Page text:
Heartwarming images capture the moment a baby orangutan is rescued by villagers in one of the remotest places on earth.
A frightened baby ape is seen holding on tightly to conservationists who comfort him, after stumbling upon him in a tiny village in Indonesia.
Named 'Aben' by his rescuers, the orangutan - less than a year old - looks around with large beady eyes as he is kept warm and tested for contagious diseases.
According to welfare group International Animal Rescue (IAR), Aben was found in Limpang, a village in Jelai Hulu District, earlier this month.
Scared, suffering with a fever and hungry, authorities reported the case to IAR after he was saved by a West Kalimantan villager known only as Idarno.
Aben was given rice and fruit to sustain him, before IAR’s Orangutan Protection Unit (OPU) arrived and give him milk formula and a blanket.
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Aben was then taken off to quarantine in Sungai Awan. During the next eight weeks, the baby ape will undergo further tests to ensure he is not carrying diseases that could endanger other orangutans.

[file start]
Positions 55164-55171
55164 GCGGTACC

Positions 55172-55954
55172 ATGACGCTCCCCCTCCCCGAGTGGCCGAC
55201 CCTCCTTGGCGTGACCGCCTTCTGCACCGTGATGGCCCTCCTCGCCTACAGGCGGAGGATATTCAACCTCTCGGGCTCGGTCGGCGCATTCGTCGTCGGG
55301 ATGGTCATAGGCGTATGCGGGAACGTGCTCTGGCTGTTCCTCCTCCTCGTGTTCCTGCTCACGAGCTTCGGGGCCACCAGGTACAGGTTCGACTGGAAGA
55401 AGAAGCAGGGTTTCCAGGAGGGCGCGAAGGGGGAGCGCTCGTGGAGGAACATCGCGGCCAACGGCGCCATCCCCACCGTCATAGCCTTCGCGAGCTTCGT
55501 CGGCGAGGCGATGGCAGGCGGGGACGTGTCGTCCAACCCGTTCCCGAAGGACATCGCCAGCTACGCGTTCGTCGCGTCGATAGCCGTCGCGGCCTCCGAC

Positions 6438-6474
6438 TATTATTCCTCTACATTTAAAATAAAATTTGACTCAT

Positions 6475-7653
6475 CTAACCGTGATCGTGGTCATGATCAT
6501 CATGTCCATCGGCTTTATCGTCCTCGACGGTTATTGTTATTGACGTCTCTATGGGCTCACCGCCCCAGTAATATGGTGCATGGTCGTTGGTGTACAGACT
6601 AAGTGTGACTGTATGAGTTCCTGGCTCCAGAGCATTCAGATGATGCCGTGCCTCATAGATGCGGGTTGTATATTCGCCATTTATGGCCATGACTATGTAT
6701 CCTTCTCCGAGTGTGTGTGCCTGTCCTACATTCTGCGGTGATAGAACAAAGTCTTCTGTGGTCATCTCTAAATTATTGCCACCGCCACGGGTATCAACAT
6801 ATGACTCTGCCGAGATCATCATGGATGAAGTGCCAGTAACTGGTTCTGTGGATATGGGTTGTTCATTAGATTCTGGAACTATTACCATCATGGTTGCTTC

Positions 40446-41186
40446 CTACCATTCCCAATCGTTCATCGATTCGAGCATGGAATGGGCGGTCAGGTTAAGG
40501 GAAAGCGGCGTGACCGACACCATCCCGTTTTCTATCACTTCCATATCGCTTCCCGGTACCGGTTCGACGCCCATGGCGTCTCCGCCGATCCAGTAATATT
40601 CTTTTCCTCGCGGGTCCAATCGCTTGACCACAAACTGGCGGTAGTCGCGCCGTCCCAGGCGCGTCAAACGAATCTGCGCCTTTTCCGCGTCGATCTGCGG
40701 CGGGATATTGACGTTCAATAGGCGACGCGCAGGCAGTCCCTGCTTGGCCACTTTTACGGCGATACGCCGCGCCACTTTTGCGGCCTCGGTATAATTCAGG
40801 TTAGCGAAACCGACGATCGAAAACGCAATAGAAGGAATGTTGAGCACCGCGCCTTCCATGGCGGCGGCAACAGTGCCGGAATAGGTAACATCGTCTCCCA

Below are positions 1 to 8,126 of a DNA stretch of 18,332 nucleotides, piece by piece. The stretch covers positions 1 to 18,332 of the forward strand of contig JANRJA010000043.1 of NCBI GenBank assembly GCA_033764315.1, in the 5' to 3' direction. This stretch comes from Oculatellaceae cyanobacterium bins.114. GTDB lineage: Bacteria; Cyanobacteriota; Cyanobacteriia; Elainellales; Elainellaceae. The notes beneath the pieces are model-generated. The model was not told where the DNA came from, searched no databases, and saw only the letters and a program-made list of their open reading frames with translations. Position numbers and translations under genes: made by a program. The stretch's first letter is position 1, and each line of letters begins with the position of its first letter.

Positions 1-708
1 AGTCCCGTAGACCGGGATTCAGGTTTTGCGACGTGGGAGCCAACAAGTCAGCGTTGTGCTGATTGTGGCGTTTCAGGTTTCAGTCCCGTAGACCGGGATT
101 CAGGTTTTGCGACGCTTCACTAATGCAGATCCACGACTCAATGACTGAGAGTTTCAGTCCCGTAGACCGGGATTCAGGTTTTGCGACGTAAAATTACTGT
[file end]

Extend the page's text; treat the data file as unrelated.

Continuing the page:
Programme Director of IAR Indonesia, Karmele Sanchez, thanked the villager for taking "appropriate action by reporting this baby orangutan to the authorities".
She added: "We are also pleased to see an increase in awareness and understanding among the public about orangutans, even in areas far from the city."
Orangutans - namely Bornean and Sumatran breeds - are an endangered species protected by the Indonesian government, meaning it is illegal for locals to keep the apes as pets - or hunt them.
However, more than 70% of orangutans living on the Indonesian island of Borneo live outside protected areas, according to IAR - meaning apes like Aben are often discovered by local communities.
Orangutans are among the most intelligent primates, using tools and constructing elaborate sleeping nests from branches and foliage.
Since the early 2000s, the great ape has faced extinction by the hands of mankind - with possibly three different species of orangutan remaining on earth.
Palm oil cultivation has left their rainforest homes decimated, while orangutans are illegally petted and poached for bushmeat, medicine, and crop protection.
Original estimates showed there was 230,000 Oragntuan worldwide - but at present there may now be fewer than half the population remaining.